Thinking about thinking 
Author Message
 Thinking about thinking

I judged two rounds of debate yesterday.   http://www.*-*-*.com/

After I watched and listened to four most amazing young men and women go at
each other for 80 minute rounds I began to wonder if the purpose of
programming in Logo is to develop ones thinking skills maybe it is not the
most efficient(time and money) use of a students study time.

I doubt that sitting at a computer programming the turtle would ever produce
such poised, well spoken, able to think on their feet under pressure,
critical thinkers as formal debate tournaments do.     Dale

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Fri, 29 Oct 2004 13:16:37 GMT  
 Thinking about thinking

Quote:

> if the purpose of programming in Logo is to develop ones thinking skills
maybe
> it is not the most efficient(time and money) use of a students study time.

Questions of efficiency should be answered by the student. So should
questions about the purpose of any activity.

Quote:
> I doubt that sitting at a computer programming the turtle would ever
produce
> such poised, well spoken, able to think on their feet under pressure,
> critical thinkers as formal debate tournaments do.

Let's dump Logo and start debating... in the interest of poise under
pressure, of course!
Really, Dale, I find your comments most out of character. What's up. Are you
going mainstream on us?

Tom

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Fri, 29 Oct 2004 13:21:44 GMT  
 Thinking about thinking

Quote:
> I doubt that sitting at a computer programming the turtle would ever produce
> such poised, well spoken, able to think on their feet under pressure,
> critical thinkers as formal debate tournaments do.     Dale

To the contrary.  In the nature of things, debaters must be able to
adopt either side of a question and argue it, whether believing that
side has "the right" or not.  Debate thus teaches hypocracy and
skills in following after falsehoods.  As another correspondent
remarked, from such training we inherit politicians and lawyers.

Any programmer is required, to be successful, to be utterly logical,
analytical, and a slave to "truth"; software is remarkably free of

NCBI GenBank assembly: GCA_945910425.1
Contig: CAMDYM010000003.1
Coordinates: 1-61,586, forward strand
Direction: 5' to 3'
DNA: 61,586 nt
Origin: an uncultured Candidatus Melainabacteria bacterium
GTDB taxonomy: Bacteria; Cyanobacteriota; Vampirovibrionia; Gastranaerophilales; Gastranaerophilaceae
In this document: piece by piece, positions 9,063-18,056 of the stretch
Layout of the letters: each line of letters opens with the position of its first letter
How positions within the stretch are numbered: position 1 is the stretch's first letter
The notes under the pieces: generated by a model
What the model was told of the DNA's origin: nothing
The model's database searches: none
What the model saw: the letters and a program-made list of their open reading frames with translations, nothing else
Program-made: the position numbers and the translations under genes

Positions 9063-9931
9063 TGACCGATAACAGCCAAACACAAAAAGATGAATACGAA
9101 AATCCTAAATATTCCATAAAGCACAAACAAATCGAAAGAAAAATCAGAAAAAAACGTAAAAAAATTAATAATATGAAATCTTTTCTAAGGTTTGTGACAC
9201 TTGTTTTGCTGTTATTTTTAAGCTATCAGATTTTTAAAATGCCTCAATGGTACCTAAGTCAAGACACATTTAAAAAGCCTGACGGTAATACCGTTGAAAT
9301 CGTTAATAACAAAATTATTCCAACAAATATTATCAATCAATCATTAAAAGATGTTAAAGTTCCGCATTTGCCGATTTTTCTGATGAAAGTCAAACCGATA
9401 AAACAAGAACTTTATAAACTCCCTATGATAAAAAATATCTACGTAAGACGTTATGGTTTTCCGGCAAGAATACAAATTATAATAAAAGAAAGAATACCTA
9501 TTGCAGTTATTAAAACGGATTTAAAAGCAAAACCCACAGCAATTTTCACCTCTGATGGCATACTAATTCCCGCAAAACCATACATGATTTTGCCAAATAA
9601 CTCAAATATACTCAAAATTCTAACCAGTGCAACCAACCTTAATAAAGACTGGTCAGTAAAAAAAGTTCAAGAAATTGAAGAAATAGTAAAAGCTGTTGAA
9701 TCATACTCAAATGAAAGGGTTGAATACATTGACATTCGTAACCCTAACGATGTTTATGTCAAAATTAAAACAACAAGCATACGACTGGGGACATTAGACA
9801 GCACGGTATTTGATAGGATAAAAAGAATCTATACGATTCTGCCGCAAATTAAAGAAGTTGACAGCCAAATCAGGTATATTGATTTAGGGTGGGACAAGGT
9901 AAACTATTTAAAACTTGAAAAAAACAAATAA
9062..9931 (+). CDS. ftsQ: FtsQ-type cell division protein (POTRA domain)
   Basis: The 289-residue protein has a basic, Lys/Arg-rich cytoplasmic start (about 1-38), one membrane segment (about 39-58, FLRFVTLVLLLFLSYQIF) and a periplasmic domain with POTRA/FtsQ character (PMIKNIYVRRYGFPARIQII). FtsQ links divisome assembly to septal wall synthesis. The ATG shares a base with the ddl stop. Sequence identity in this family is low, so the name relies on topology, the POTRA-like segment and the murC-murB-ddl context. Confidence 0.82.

compromise, tolerance of superstition, or hypocracy.  If you were
supposed to say "rt 30" and you said "rt 31", it is going to come back
to bite you when your dodecagon doesn't close properly.

Logo programmers may or may not be successful at winning arguments on
their feet, but I'd suggest that they are much better equipped to deal
with real life, where both sides of an issue are typically _not_ of
equal value, and skills at analyzing where the right lies are highly
useful.

xanthian.

--
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Fri, 29 Oct 2004 13:52:11 GMT  
 Thinking about thinking

Quote:
>> Are you going mainstream on us?

>Tom my question is not mainstream for the LogoForum.  There have been two
>interesting comments so far and I am looking forward to what Brian Harvey
>has to say.

>Just thinking outside the box. Stirring the pot. Delurking the troops.
>Things were kinda slow and actually, no joking, I was doing some thinking
>myself after my very first formal debate experience.

>These were homeschool debaters so no one was forcing anyone to do anything.
>In fact everyone was having a very good time. Debators, parents, little
>brothers and sisters, judges, organizers...

>Especially me.

Dale,

I'm glad you brought up the topic of public speaking.  My father required
his boys (unfortunately he didn't think females belonged in the work place)
to take drafting and speech in high school.  My 2 brothers and I all
benefitted from taking speech.  I was very shy and reserved and taking the
speech class was an excellent experience for me.  I entered high school
speech tournaments in impromtu, humorous interpretation, and debate.  All
of it was valuable but the debate developed the most useful skills which
helped me to be a better overall student in school.  I'm very sad that